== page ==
University of Cambridge > > Fluids Group Seminar (CUED) > How do waves create ‘sausages’, ‘pancakes’ and ‘cannellonis’ from ‘spaghetti’ turbulence?

How do waves create ‘sausages’, ‘pancakes’ and ‘cannellonis’ from ‘spaghetti’ turbulence?

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If you have a question about this talk, please contact Aleksandra Przydrozna.

I will describe how inertial waves can spontaneously create columnar flow structures from a localized layer of (a) freely decaying turbulence (b) buoyant blobs (as an example of natural forced turbulence) under rapid rotation. These examples occur frequently in geophysical environment, from the atmosphere-oceans to the core of the Earth. Energy iso-surfaces obtained from direct numerical simulation (DNS) in a periodic box show that columnar structures emerge from turbulence and grow into the adjacent quiescent fluid. Helicity is used as a diagnostic and confirms that these structures are formed by low-frequency inertial waves and travel at their group speed. In particular, it is observed that structures growing parallel to the rotation axis have negative helicity and those moving anti-parallel to the axis have positive helicity, a characteristic typical of inertial waves. Moreover, proper orthogonal decomposition (POD) can be effectively used to study the dispersion pattern of these waves. In the presence of an imposed magnetic field perpendicular to rotation axis, it is observed that the flow structures become elongated (anisotropic) along the direction of the field.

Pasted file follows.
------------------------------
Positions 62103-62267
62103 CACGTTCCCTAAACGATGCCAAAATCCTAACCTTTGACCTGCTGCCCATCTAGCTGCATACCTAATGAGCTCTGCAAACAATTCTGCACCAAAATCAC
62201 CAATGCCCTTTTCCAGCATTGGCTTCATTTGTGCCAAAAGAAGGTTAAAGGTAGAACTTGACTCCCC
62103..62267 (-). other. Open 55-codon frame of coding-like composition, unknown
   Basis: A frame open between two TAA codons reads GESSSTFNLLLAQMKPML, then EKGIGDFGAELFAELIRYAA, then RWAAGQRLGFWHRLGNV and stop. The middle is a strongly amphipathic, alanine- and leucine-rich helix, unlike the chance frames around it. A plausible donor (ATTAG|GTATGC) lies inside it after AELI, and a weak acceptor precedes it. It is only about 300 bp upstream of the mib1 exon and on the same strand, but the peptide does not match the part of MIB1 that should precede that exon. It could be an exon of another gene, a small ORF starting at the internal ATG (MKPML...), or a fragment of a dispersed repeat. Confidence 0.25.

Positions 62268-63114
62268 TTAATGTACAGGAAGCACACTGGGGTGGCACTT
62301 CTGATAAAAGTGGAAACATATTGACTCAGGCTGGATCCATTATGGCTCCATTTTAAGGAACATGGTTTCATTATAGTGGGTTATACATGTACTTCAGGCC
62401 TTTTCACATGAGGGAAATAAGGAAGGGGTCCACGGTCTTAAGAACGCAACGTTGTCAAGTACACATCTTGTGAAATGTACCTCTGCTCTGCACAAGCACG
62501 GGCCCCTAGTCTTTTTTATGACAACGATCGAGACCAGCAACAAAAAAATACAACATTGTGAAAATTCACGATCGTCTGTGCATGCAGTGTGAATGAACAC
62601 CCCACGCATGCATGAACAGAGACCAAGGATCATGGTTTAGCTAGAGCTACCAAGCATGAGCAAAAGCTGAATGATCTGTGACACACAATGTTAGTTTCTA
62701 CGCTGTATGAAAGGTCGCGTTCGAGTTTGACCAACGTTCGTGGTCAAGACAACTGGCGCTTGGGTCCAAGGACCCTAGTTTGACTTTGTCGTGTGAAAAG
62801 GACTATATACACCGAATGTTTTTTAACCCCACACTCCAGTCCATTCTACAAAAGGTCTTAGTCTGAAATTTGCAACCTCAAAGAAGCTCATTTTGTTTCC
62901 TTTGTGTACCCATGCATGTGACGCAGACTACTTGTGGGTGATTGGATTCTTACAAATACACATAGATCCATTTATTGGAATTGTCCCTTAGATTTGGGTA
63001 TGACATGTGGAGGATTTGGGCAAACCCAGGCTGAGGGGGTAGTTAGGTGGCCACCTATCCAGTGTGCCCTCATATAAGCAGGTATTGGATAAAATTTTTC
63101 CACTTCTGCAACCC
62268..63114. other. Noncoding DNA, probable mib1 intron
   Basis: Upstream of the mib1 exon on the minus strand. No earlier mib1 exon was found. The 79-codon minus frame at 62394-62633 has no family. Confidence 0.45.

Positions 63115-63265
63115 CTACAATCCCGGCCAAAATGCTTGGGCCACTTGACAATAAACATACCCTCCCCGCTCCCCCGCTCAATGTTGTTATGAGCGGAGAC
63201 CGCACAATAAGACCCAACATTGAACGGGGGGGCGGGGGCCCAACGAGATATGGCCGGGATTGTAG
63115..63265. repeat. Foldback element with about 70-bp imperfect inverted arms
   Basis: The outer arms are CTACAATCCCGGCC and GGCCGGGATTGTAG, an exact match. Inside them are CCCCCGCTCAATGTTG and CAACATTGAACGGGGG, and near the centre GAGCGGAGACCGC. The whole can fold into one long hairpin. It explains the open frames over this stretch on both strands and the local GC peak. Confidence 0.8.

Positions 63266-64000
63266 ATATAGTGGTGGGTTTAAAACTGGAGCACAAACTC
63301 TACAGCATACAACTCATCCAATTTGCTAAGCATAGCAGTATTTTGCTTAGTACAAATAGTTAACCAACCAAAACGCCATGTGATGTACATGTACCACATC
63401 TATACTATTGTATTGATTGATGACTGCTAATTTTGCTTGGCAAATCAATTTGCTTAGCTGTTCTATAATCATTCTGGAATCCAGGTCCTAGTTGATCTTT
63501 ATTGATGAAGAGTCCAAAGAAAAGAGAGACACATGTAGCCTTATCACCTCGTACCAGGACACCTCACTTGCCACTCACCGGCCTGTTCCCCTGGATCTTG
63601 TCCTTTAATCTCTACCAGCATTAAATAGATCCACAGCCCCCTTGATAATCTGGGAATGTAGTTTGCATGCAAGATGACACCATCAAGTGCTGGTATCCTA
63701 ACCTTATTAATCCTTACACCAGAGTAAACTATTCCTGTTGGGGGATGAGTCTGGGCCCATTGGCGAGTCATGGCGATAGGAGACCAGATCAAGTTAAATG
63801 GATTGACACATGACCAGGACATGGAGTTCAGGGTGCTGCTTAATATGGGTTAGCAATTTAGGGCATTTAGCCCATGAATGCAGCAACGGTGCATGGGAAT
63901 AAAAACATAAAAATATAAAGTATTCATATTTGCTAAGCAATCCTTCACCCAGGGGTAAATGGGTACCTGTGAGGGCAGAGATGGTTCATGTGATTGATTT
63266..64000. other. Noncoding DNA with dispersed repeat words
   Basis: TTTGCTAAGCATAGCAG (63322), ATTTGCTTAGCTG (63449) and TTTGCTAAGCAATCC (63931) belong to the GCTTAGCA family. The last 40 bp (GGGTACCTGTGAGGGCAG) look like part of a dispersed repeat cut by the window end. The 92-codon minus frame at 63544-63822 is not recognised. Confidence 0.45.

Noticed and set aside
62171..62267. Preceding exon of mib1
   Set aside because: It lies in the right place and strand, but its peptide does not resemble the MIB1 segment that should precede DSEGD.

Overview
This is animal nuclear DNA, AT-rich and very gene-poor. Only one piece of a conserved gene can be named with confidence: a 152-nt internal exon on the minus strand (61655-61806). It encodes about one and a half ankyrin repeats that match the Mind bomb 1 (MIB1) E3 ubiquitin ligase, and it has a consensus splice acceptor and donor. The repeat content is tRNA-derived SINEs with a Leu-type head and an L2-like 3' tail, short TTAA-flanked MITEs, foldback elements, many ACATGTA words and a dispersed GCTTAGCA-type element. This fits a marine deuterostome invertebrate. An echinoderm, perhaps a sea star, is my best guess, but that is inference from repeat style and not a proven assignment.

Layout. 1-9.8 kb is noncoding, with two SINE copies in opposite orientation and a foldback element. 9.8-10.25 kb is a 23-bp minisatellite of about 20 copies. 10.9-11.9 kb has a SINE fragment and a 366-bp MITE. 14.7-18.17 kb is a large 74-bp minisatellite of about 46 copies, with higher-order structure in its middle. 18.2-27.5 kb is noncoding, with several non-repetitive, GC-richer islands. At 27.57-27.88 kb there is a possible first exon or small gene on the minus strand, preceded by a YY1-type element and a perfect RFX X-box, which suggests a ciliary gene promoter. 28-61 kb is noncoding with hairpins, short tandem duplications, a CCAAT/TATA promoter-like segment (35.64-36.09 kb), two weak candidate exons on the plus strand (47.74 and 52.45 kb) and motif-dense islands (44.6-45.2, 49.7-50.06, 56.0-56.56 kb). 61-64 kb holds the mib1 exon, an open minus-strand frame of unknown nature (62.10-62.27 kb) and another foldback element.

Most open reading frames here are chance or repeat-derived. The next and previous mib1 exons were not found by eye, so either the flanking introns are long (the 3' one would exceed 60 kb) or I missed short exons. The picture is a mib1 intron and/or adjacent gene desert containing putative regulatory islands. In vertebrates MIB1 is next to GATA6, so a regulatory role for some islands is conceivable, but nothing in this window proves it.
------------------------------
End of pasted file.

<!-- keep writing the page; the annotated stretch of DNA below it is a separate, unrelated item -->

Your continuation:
This talk is part of the Fluids Group Seminar (CUED) series.

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